const counter = document.querySelector('x-counter');
counter.value = 10;
counter.addEventListener('valueChange', e => console.log(e));

Now we can listen to our custom valueChange event just like any other DOM
event.

Binding to other Web Components with lit-html

We have covered how to build a Web Component with lit-html and lit-element. Next
we are going to cover how to use lit-html to declaratively bind and use other
Web Components.

In our example, we are going to create a top-level app component that will
declaratively use our x-counter component.

import { LitElement, html, property } from 'lit-element';
import 'counter.js';

class XApp extends LitElement {
render() {
return html`
<x-counter></x-counter>
`
;
}

log(e) {
console.log(e);
}
}

customElements.define('x-app', XApp);

Now in our app template, we need to listen to the valueChange event. To do
this, we bind just as we would with a click event. @valueChange=${(e) => this.log(e)}

import { LitElement, html, property } from 'lit-element';
import 'counter.js';

class XApp extends LitElement {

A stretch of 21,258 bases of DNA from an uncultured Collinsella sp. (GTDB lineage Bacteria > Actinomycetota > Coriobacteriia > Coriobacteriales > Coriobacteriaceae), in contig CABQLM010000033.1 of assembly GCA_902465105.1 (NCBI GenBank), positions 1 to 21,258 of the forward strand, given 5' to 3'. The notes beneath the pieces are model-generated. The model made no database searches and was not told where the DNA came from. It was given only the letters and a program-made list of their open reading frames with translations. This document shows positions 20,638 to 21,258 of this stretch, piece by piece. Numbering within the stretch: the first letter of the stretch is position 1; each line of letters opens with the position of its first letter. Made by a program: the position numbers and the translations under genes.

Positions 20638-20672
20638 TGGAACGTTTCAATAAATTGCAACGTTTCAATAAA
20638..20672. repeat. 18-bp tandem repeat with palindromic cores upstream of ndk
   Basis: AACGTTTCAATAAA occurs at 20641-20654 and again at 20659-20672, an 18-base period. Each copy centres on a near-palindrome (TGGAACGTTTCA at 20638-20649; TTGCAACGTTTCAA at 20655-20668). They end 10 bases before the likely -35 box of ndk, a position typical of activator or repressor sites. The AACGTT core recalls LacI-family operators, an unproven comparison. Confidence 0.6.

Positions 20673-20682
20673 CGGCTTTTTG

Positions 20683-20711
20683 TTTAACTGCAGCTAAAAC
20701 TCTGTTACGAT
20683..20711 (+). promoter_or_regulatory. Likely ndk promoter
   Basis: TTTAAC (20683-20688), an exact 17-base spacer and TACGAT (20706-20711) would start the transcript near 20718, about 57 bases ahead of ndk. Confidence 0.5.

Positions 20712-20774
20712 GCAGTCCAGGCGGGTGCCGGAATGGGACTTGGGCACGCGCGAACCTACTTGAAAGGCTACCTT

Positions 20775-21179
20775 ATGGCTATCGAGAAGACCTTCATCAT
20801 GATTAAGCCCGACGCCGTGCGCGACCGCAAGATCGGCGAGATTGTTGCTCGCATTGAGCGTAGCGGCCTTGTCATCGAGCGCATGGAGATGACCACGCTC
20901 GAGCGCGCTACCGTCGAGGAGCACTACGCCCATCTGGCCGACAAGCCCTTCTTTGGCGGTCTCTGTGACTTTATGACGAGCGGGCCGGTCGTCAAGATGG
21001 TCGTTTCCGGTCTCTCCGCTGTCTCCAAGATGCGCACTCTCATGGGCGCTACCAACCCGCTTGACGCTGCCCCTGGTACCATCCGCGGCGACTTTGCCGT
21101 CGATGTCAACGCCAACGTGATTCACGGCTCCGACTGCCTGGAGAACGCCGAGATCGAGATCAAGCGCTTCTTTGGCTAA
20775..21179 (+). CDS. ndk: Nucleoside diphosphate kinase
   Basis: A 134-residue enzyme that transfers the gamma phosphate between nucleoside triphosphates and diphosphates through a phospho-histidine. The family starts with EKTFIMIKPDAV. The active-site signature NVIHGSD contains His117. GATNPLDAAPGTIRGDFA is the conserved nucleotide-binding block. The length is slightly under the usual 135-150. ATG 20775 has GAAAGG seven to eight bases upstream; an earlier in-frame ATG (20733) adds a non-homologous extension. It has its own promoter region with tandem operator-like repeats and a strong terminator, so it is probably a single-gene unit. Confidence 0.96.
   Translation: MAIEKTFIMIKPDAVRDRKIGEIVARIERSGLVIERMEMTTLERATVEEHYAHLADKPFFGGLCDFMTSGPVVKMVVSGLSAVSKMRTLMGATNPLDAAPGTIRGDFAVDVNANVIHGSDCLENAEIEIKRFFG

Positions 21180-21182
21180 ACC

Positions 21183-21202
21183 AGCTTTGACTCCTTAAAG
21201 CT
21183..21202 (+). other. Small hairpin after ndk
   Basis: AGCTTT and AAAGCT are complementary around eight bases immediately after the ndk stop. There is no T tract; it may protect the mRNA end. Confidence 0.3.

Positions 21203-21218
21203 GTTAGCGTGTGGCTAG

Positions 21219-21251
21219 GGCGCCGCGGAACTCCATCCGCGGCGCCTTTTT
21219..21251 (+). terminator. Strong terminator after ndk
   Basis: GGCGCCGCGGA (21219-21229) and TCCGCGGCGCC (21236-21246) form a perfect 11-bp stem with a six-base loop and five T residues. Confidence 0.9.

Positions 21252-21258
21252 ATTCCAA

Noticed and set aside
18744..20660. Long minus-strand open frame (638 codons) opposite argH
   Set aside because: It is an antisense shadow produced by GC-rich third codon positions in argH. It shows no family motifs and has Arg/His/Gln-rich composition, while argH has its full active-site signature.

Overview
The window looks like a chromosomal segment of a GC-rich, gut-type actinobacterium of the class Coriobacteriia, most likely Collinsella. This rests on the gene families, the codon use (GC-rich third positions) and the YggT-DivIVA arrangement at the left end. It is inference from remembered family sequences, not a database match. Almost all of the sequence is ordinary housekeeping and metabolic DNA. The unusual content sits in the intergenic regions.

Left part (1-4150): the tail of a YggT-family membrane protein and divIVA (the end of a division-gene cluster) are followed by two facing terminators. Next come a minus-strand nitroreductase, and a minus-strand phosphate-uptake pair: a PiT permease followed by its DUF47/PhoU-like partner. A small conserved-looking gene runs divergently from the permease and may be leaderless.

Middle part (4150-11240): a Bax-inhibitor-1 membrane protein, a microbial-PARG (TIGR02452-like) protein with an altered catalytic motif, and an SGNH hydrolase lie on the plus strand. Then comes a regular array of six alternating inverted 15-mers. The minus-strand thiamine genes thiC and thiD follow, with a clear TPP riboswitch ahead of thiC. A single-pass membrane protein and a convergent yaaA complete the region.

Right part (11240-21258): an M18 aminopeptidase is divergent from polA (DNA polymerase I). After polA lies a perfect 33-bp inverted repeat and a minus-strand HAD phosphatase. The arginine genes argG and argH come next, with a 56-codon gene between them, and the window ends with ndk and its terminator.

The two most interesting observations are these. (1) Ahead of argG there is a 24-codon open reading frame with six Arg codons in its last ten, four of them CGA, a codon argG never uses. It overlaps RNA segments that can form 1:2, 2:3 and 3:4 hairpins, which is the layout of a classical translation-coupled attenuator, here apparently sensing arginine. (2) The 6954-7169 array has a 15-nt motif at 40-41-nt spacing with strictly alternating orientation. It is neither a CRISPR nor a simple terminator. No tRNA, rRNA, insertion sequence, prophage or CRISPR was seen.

render() {
return html`
<x-counter @valueChange=
${e => this.log(e)}> </x-counter>
`
;
}

log(e) {
console.log(e);
}
}

customElements.define('x-app', XApp);

If we want to bind/set to properties, we use a slightly different syntax. We can
bind to properties by prefixing with a .value="${this.customValue}.

import { LitElement, html, property } from 'lit-element';
import 'counter.js';

class XApp extends LitElement {
constructor() {
super();
this.customValue = 5;
}

render() {
return html`
<x-counter
@valueChange=
${e => this.log(e)}
.value="
${this.customValue}>
</x-counter>
`
;
}

log(e) {
console.log(e);
}
}

customElements.define('x-app', XApp);

Using lit-html's declarative syntax, it is easy to build lightweight Web
Components as well as use other existing Web Components in our applications. The
full working demo can be found in the link below.

Want to learn more about Web Components in depth? Check out my early release book,
Web Component Essentials!

View Demo Code